WONETHA, the Women's Organisation Network for Human Rights Advocacy, works on strengthening the sex work community in Uganda. By investing in advocacy and leadership training of sex workers WONETHA will increase the capacity of sex workers to lobby and advocate for their own rights. To increase the body of evidence on human rights violations of sex workers in Uganda, WONETHA implements data collection tools and a research on the implications of violence against sex workers. Next to that, WONETHA participates in national and international conferences to advocate for sex workers rights, to engage stakeholders and develop new partnerships. They fight against stigma & discrimination by organising sensitisation workshops for religious leaders, journalists and parliamentarians.

Project details

Time frame
01 October 2016 - 31 December 2020
€ 318,958
Active in


Partners under PITCH aim to beat the AIDS epidemic in countries that are most affected by HIV. If sex workers have equal access to HIV-related and sexual and reproductive services, if equal and full rights for sex workers are realised and if a strong civil society exists then sex workers will be able to work under safe conditions. Specific outcomes of WONETHA are a strong sex work community in Uganda and enhanced collaboration between key stakeholders working towards increased rights for sex workers.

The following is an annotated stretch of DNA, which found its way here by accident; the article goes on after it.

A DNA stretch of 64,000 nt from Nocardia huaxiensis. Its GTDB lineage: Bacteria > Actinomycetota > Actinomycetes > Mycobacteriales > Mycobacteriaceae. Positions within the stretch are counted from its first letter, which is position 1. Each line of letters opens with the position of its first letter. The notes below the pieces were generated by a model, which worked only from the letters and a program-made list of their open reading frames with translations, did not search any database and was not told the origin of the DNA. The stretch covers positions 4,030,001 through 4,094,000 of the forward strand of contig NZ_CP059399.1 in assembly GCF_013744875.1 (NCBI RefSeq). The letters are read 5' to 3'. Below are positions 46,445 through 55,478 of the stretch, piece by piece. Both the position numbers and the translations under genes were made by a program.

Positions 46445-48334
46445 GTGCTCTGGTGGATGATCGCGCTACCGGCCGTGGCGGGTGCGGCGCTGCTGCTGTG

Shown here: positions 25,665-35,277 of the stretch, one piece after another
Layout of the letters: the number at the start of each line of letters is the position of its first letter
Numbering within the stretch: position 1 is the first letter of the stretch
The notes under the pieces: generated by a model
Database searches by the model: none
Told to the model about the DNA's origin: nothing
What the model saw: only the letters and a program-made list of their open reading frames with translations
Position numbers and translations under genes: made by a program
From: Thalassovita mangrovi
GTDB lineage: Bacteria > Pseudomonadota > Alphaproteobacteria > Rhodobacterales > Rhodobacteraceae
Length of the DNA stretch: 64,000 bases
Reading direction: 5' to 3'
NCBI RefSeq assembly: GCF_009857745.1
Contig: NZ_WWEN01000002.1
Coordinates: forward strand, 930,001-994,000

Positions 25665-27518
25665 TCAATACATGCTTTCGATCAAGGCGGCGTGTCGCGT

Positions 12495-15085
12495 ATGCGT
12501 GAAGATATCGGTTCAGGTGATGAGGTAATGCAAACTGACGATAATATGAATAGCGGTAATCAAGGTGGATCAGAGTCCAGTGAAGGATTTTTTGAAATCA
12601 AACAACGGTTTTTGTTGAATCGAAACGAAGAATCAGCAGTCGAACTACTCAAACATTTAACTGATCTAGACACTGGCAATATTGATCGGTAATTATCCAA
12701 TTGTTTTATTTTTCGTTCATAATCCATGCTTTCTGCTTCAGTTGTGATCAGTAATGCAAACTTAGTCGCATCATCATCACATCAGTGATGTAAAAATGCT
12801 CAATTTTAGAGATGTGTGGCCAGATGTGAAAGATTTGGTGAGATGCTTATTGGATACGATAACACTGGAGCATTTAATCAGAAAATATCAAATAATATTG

Community groups

WONETHA will support over 40 sex workers in building their skills to advocate for their own rights. Activities target all sex workers in Uganda as well as the general public, health care workers, parliamentarians and other stakeholders.


Sex work is criminalised in Uganda. Access to health services is limited due to travel distances; sex worker friendly health clinics are often far from sex worker hotspots. Sex workers are often stigmatised and discriminated against. The government has multiple laws that punish sex workers. There is the anti-pornography act, the transmission of HIV is criminalised and there is the NGO act that impedes work that does not comply with the constitution. However, sex worker organisations are strong and visible in Uganda.

The overall HIV prevalence is estimated at 7.25%. There is no available updated data on the number of people living with HIV within each key population group. Although there is some political presence in the national HIV response, strong political will directed towards implementation and achievement is absent. There is entrenched resistance to progress to addressing laws criminalising same-sex sexual behaviour, sex work, and drug use.

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